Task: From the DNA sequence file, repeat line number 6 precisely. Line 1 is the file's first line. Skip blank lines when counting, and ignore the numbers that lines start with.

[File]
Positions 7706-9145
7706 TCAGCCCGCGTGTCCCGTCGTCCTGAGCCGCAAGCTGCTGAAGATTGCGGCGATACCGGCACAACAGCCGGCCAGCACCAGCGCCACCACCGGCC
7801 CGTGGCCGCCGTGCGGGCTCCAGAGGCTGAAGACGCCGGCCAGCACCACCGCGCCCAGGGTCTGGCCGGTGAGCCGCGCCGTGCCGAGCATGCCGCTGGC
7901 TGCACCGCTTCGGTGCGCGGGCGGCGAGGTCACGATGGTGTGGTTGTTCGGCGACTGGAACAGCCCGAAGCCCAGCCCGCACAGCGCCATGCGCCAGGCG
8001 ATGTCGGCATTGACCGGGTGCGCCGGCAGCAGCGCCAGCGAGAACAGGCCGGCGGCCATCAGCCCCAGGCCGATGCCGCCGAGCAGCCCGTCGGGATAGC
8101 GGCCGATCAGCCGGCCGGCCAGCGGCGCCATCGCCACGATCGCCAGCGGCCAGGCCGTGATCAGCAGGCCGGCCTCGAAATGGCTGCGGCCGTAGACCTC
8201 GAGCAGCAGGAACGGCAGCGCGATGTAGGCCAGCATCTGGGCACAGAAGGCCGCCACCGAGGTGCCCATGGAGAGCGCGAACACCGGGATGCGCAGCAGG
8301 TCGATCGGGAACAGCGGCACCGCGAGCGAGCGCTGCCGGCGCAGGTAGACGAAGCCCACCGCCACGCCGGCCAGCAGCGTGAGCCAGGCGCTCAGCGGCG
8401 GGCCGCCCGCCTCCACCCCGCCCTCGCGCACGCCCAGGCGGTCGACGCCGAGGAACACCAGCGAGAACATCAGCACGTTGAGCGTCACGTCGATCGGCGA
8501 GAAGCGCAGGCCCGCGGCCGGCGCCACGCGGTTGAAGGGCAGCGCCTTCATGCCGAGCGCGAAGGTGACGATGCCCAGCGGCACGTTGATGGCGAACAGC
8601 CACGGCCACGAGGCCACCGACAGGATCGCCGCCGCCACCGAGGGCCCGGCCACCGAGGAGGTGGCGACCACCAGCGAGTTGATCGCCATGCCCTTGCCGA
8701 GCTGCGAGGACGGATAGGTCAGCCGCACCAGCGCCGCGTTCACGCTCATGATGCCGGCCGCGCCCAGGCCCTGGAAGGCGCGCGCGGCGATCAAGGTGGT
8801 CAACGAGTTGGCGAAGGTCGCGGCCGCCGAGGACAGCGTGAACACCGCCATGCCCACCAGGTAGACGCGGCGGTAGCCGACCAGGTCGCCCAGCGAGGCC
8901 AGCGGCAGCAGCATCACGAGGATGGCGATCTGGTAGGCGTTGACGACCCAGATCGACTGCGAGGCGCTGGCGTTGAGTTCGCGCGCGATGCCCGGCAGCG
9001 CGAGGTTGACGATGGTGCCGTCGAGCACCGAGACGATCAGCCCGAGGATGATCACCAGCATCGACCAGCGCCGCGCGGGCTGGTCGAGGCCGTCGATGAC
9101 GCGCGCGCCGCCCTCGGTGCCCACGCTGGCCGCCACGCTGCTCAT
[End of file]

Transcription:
8101 GGCCGATCAGCCGGCCGGCCAGCGGCGCCATCGCCACGATCGCCAGCGGCCAGGCCGTGATCAGCAGGCCGGCCTCGAAATGGCTGCGGCCGTAGACCTC